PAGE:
The focus of the present study was to evaluate different biomarkers of oxidative stress and inflammation in T2D patients compared to a control group in order to investigate whether these conditions play a role in the development of T2D. Previous research showed that CVD, infectious diseases and other inflammatory conditions also contribute to the development of oxidative stress [22]. Therefore, to avoid false positive results, the present study excluded T2D patients with CVD, diabetic nephropathy or any other chronic inflammatory diseases. Smoking also causes oxidative stress and there were some smokers among the studied groups; our preliminary data showed no significant difference in NOX, MDA and NLR values between smokers and non-smokers. This study did not find smoking to be a risk factor for T2D.

Analyses of the baseline characteristics showed the family history of diabetes was a strong risk factor for the development of type 2 diabetes, as observed previously [23]. Although the patients enrolled in this study were not age-matched with the controls, the mean age of the studied groups did not vary significantly. Also, the body mass index (BMI), SBP and DBP did not vary significantly between the patients and controls. It should be noted that the T2D patients were taking many anti-diabetic drugs that might have an effect on their blood pressure regulation as one study suggested that some of the anti-diabetic medications might prove as important agents for the control of hypertension in individuals with diabetes [24].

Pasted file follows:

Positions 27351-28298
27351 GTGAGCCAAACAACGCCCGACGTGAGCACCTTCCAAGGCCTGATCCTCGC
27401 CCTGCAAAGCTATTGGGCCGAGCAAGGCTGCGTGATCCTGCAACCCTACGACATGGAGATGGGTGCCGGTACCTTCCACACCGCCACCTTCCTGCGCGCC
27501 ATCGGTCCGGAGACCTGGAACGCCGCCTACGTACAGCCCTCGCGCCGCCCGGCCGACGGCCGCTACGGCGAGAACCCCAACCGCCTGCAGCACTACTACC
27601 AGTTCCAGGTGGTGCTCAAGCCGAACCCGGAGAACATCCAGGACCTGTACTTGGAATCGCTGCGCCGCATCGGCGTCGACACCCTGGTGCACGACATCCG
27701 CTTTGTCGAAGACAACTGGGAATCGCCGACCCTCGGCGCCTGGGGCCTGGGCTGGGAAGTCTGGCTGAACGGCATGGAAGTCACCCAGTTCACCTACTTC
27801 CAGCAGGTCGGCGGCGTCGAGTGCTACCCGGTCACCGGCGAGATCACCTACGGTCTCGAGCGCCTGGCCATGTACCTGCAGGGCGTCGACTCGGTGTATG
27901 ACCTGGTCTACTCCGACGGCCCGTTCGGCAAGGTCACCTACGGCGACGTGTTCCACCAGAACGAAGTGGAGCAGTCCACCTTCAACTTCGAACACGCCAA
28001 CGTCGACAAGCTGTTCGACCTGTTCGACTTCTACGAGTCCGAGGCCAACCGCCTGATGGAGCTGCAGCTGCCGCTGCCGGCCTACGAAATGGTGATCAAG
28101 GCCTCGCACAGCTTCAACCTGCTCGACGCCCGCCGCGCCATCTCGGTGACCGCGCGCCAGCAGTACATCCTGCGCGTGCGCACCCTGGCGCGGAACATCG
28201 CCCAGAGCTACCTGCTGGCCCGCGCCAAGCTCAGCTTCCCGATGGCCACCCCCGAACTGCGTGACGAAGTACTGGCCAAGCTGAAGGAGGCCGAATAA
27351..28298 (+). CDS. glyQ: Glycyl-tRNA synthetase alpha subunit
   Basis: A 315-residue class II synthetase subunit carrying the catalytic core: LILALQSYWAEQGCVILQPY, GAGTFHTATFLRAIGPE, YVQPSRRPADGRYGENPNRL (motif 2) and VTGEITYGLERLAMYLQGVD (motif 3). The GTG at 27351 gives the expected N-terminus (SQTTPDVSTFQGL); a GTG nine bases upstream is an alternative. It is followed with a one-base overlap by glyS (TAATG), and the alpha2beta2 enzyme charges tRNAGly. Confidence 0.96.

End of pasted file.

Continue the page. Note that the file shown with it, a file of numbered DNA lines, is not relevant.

The present study revealed that the patients exhibited significantly higher NOX activity compared to the controls. It has been reported that hyperglycemia is the main factor which induces oxidative stress mainly by activation of NOX in patients with diabetes [25]. Therefore, increased NOX activity was clearly associated with the underlying pathogenesis of T2D in patients.

One of the important findings of the present study was increase in lipid peroxidation, which was reflected by the significantly higher plasma MDA levels in T2D patients. This result supported previous studies showing that hyperglycemia increased lipid peroxidation from overproduction of free radicals in diabetes [9, 26]. Increased level of MDA in diabetes suggested that peroxidative injury might be involved in the development of diabetic complications [27].

The present study found significantly higher total oxidative stress (TOS) in patients with diabetes which was consistent with a previous study [21]. The higher TOS values in patients with diabetes indicated increased level of hydroperoxides (ROOH) generation. Myeloperoxidase produced by circulating neutrophils plays an important role in both processes of inflammation and oxidative stress [28]. The current study found significantly higher MPO activities in T2D patients, as observed previously [29], suggesting that it might contribute to the enhanced oxidative stress through the generation of ROS.

In this study, the WBC indices including neutrophil, monocyte and eosinophil counts were significantly higher but lymphocyte were significantly lower in T2D patients. In addition, the total WBC count was significantly higher in patients, which was consistent with a previous finding [30]. One study reported involvement of peripheral blood polymorphonuclear leukocytes in oxidative stress and inflammation in T2D patients, suggesting that the inflammatory reactions result in cell recruitment and ultimately in oxidative stress-induced endothelial dysfunction [31].